Tuesday 20 March 2018

Voluntary hospitals that breach pay rules will have funding cut

Minister for Health James Reilly
Minister for Health James Reilly

Daniel McConnell, Fionnan Sheahan and Lise Hand

FUNDING for voluntary hospitals and agencies, like the Central Remedial Clinic (CRC), which continue to breach government pay policies will be cut, Tanaiste Eamon Gilmore has warned.

Mr Gilmore and Taoiseach Enda Kenny ramped up the pressure on the CRC in the wake of damning revelations of management salary top-ups being paid for out of fundraising.

The ongoing top-up scandal is distracting from cuts to frontline services currently being examined under the HSE Service Plan.

Health Minister James Reilly has been forced to dramatically scale back his planned cull of medical cards – leaving another funding black hole of more than €40m to be made up in additional cuts.

Mr Gilmore said he expects all voluntary hospitals and agencies to adhere to government pay guidelines by next year, or face a reduction in their state allocation.

"There are instruments that are available to Government if the agencies don't comply, such as in cases where they are being funded, reducing their funding correspondingly," he said.

Mr Gilmore stopped short of calling on the board of the CRC to resign, as demanded by his party colleague, Education Minister Ruairi Quinn, but he did say they must "provide answers".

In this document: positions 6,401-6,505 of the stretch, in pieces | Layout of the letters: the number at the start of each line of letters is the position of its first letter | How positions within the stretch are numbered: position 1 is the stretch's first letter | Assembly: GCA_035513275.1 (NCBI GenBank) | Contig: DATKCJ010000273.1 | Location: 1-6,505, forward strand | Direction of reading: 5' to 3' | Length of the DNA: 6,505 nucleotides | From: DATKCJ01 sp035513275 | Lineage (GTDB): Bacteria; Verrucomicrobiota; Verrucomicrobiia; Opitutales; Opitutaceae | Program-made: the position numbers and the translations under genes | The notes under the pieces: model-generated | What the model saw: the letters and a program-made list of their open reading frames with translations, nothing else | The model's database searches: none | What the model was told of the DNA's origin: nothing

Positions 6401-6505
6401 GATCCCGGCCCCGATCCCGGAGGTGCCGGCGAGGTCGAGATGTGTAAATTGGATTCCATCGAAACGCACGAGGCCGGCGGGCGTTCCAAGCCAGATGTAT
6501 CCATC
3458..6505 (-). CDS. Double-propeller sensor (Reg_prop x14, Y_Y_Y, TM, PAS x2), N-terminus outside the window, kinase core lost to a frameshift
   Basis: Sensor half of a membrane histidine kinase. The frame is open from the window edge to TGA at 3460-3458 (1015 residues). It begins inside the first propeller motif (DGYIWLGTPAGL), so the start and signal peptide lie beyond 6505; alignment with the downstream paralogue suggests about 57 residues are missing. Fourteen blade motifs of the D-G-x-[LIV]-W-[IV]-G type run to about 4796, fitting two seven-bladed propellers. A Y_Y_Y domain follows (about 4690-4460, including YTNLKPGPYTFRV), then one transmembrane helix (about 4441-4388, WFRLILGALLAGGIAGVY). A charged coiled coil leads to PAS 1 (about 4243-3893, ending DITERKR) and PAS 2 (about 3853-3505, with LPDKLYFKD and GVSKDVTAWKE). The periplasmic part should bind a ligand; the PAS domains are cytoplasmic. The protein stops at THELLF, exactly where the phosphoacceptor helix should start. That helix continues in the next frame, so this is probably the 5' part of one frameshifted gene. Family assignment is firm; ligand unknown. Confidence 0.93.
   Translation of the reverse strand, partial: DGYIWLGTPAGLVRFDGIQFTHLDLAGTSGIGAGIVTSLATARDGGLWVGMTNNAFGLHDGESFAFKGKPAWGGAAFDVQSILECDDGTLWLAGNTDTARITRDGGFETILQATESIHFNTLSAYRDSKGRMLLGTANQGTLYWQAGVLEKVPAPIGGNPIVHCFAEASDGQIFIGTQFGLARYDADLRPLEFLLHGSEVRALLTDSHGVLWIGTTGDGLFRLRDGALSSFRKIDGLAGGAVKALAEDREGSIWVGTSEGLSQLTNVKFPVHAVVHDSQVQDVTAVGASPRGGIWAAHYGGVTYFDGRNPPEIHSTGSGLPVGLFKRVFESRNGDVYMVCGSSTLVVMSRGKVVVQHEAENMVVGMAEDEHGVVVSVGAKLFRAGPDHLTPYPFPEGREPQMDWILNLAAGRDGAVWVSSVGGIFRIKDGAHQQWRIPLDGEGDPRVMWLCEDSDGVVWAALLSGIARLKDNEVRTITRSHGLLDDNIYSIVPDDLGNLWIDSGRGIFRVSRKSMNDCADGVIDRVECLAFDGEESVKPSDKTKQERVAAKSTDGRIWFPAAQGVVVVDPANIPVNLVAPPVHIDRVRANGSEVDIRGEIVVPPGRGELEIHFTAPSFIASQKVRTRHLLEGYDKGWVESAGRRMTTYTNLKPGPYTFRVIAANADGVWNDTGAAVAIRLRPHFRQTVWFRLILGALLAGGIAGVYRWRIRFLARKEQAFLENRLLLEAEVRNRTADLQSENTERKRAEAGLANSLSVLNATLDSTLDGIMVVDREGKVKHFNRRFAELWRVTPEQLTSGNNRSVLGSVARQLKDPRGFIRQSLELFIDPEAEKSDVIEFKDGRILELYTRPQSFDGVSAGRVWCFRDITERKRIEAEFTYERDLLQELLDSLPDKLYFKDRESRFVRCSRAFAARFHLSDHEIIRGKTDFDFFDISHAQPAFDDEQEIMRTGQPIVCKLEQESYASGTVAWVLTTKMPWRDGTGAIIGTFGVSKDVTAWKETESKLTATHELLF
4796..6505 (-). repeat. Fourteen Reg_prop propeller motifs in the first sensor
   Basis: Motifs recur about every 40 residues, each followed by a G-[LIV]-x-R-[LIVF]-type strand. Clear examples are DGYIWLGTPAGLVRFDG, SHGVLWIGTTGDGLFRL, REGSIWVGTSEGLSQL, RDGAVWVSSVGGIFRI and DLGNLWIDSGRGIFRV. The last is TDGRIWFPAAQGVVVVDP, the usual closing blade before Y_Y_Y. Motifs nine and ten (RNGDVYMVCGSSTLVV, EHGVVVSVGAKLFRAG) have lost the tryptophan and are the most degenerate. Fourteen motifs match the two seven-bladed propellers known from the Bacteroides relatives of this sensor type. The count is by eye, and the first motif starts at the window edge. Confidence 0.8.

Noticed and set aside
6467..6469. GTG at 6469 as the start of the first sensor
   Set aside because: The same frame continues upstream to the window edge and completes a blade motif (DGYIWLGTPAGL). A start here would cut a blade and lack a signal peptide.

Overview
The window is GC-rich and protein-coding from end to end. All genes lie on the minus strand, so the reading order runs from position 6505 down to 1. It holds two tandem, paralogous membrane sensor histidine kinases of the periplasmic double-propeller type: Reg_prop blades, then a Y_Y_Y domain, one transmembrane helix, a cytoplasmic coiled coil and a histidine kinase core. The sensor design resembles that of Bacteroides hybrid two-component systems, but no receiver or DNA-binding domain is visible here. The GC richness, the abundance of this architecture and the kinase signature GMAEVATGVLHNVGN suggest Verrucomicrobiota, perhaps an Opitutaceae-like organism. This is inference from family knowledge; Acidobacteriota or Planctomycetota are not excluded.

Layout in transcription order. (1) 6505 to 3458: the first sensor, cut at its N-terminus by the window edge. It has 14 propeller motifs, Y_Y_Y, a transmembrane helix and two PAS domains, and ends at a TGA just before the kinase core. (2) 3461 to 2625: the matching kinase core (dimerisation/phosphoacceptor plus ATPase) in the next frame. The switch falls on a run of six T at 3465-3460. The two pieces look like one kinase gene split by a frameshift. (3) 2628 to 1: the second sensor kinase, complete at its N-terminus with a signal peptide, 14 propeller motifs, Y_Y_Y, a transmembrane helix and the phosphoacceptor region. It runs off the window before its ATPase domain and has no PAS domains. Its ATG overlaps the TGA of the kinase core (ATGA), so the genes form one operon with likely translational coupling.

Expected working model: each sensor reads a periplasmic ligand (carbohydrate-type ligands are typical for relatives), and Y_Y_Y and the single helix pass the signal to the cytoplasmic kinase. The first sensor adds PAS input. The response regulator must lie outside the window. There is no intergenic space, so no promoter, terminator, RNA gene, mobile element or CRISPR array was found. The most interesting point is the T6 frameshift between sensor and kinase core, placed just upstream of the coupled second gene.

Mr Kenny, speaking in Tokyo, Japan, described the CRC's use of charitable donations to top up the salaries of executives as "not acceptable in any circumstances" and that the donations were "the people's money".

"The ordinary person who either pays their direct debit or goes out and collects on flag days or pays their money through whatever method to another facility, they fully expect that that money is still going for the children and for the facilities that they use," he said.

The CRC board has come under mounting pressure to resign over the use of charitable donations to top up the salary of former chief executive Paul Kiely, who was an associate of former Taoiseach Bertie Ahern.


The clinic admitted last week that Mr Kiely's taxpayer-funded salary of €106,000 was topped up with €136,000 in funds donated by the public, in breach of public sector pay rules.

The CRC also used public donations to top up the salaries of several other executives.

Brian Conlan, the current CRC chief executive, is a new appointee and is not receiving top-ups.

Meanwhile, talks on the finalisation of the plan and the verification of the figures making up the €666m in health cuts are continuing.

The process has resulted in the abandonment of the €113m target for the controversial medical card probity. A new target for medical card probity will be set out, with estimates ranging from €55m to €70m.

Mr Gilmore said the €113m proposed saving announced on Budget day is still valid.

But a source said the Tanaiste was just acknowledging the €113m figure is the only number officially recognised.

"If things change in the negotiations around the Service Plan then things change," the source said.

Irish Independent

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